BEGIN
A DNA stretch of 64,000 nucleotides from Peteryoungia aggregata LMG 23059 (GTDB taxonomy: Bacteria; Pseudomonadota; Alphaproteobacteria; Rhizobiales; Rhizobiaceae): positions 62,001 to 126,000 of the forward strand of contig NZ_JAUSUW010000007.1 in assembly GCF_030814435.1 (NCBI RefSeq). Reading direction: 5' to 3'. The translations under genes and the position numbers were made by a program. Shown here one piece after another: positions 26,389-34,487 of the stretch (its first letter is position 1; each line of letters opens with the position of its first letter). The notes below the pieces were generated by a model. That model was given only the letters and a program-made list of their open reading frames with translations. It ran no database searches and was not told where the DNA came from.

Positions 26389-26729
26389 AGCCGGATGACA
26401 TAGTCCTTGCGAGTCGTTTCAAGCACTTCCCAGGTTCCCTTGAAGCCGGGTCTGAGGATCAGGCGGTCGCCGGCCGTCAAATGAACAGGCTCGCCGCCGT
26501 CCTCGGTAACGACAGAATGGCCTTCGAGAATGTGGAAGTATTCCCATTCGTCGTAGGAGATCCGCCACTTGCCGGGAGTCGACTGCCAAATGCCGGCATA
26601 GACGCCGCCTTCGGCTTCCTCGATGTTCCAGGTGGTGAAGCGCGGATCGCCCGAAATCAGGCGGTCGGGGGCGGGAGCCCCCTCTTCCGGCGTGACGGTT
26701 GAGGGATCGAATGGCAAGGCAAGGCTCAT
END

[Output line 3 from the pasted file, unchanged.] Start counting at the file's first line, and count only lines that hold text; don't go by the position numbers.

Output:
26389 AGCCGGATGACA